Macintosh Portable


As Apple’s first true portable computer, the Macintosh Portable was more “luggable” than “laptop”. Weighing in at over 15.5 pounds (7kg), it sported a 16 MHz Motorola 68000 processor, 1 MB RAM, 1.44 MB “SuperDrive” floppy disk drive, a PDS slot and an optional internal SCSI hard disk drive making it the functional equivalent of a Macintosh SE FDHD. The active matrix LCD display was best-in-class at the time and the lead-acid battery could provide up to ten hours of use on a single charge. The snap-together design precluded the use of a screwdriver to disassemble. The trackball could be user-exchanged for a 10-key numeric pad or the keyboard/accessory layout swapped for left or right handed use.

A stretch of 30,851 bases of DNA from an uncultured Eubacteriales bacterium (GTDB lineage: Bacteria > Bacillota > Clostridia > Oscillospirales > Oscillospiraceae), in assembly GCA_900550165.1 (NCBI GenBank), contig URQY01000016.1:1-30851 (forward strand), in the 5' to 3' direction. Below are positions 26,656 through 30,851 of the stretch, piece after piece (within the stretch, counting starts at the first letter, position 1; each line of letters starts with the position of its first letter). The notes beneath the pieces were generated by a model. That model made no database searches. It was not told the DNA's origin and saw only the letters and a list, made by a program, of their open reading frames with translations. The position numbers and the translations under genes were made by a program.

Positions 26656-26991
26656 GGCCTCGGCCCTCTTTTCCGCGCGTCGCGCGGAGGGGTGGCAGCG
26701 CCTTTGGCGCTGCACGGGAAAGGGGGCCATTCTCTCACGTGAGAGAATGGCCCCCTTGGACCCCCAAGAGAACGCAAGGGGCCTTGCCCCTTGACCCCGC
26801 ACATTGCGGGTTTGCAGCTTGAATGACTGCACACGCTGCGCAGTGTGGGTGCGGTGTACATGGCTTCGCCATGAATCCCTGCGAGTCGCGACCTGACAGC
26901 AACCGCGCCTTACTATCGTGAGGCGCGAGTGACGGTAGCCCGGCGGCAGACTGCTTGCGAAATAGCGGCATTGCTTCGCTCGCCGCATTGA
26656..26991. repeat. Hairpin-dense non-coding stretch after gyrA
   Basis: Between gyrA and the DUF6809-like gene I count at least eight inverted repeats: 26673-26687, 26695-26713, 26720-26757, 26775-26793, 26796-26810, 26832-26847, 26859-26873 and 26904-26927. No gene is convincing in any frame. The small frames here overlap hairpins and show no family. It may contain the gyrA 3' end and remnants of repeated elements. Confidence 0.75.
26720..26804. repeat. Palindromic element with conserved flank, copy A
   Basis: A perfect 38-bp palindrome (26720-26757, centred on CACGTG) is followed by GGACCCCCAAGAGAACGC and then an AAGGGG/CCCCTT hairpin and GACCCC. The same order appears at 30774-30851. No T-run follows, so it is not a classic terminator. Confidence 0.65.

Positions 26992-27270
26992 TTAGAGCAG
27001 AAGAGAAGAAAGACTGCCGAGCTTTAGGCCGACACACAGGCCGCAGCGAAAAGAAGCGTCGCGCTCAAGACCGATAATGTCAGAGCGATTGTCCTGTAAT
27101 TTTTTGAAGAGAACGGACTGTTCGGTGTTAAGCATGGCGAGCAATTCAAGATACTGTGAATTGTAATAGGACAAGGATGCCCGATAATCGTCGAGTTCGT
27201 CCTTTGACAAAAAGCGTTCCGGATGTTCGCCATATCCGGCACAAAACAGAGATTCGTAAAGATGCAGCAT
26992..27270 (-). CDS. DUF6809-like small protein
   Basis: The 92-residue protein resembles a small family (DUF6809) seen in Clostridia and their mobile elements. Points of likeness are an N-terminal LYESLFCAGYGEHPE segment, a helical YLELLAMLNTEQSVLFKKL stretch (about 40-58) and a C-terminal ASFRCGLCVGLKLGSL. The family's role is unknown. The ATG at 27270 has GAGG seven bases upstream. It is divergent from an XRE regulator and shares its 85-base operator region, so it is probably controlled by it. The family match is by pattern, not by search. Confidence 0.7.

Unfortunately, all that tech could not overcome the weight and its $6499 price tag. Sales were less than swift and when the $2300 Powerbook 100 was unveiled in 1991, it made the Portable look positively silly in comparison.

This machine features a 2 MB RAM upgrade (1MB+1MB), a 40 MB internal Conner SCSI hard disk drive, built-in modem, an auxiliary 10-key numeric keypad, and a rebuilt battery. It boots into System 6.0.8.